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Better body language might help Sounders turn around skid

“We’re trying things but they haven’t clicked so we’re making small adjustments.” — Stefan Frei

Max Aquino / Sounder at Heart

TUKWILA, Wash. — After going through the film and having a couple days to stew on the result, Brian Schmetzer was still frustrated with how the Seattle Sounders 2-1 loss to Austin FC played out.

“The goals we gave up I didn’t like,” Schmetzer told reporters following Friday’s training session. “I thought we could have done better. Some of the stuff yeah, it was OK. Some of it was better than I thought it would be on rewatch, but not by much.”

What Schmetzer found particularly puzzling was how the Sounders gave up both goals at points in the game where they seemed to be taking control.

“The curious thing was that from the 28th minute, it took us that long to get our feet right,” he said. “But we started having good possession, good play, a couple of good chances and then they score. It was kinda counterintuitive. There were some good parts, but then they score.”

Despite the recent run of frustrating results, goalkeeper Stefan Frei insisted that the mood around the team has remained high and that players continue to work hard in training. One thing he suggested could potentially use some work, however, is the way players interact with one another on the field. With all the lineup changes, teammates are still trying to find what works.

“There’s two kinds of gelling,” Frei said. “There’s the kind where you know each other’s tendencies. The other is knowing how to lift players up, how you interact with them. That’s something I saw creeping in against Houston, which was a frustrating game.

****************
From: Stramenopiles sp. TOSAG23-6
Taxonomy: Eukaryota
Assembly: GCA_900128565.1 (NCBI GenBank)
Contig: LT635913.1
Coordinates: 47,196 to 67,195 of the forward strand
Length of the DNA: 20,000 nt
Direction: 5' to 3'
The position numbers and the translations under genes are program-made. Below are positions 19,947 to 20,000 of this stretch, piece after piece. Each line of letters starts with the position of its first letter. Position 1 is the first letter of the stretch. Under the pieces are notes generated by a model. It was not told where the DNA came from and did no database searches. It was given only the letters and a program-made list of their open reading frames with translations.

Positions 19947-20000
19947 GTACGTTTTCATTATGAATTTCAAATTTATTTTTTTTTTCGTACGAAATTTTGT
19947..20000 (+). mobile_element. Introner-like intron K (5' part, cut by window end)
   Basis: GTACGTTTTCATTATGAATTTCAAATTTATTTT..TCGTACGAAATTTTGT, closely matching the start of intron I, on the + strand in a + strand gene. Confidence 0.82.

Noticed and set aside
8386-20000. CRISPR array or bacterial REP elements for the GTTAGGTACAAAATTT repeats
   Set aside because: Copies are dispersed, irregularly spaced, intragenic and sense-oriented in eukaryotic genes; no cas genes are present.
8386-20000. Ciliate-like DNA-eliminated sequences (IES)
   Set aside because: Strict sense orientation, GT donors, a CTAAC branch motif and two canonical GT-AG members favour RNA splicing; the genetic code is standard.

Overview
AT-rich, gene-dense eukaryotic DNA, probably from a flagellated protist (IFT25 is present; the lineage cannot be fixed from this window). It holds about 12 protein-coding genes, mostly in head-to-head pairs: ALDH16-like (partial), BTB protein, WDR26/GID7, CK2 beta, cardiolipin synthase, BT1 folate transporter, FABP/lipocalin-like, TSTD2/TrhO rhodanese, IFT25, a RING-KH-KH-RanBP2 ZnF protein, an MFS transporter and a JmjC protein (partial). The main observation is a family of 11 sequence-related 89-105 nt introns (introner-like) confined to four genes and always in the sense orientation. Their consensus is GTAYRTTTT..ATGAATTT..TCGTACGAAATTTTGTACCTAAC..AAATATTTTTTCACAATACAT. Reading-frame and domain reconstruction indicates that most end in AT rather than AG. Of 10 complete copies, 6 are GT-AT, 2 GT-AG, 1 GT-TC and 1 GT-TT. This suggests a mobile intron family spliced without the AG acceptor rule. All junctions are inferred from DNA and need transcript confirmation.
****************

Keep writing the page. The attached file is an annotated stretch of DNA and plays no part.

“They are small details, like throwing up your hands or giving your teammate a clap. If you do that 30 times in a match it accumulates to something. It either accumulates as negativity or something positive where you’re encouraging someone.”

Just tweaking some of those interactions could be the thing that gets the Sounders back on track.

“When things aren’t going your way, you look for things that can make things go your way,” Frei said. “That’s the run we’re on right now. We’re trying things but they haven’t clicked so we’re making small adjustments. As a team or as individuals, we’re trying to do things here and there, things you can add, whether it’s communication or positivity, and hopefully we can find solutions to problems.”

Nouhou is “ready to go”

One player who might be in line for a bigger role against the Vancouver Whitecaps is Nouhou, who came off the bench for the first time since missing a month while recovering from malaria. Schmetzer deemed Nouhou “ready to go” but also acknowledged that his left back might be something short of 100%.

“He feels great, he’s happy to be back,” Schmetzer said. “He feels he can contribute, we want him to contribute. The challenge is it’s his first game back after over a month after a serious disease. Let’s see how the game goes, how things shake out.”

Ruidíaz probably at least another week away

Raúl Ruidíaz was able to participate in most of Friday’s training session but has not yet been cleared to fully participate and is unlikely to play this week. Schmetzer said Ruidíaz would likely resume full training next week and then would be assessed. Ruidíaz hasn’t played since April 15 after suffering a hamstring injury the following week.

“Raúl is getting closer,” Schmetzer said. “He’ll be in full training next week. That will be good news. We want to make sure he completes x amount of full trainings. With games coming fast and furious, sometimes the training weeks are different. We’ll have to get him through a few of those before we put him on the field.”

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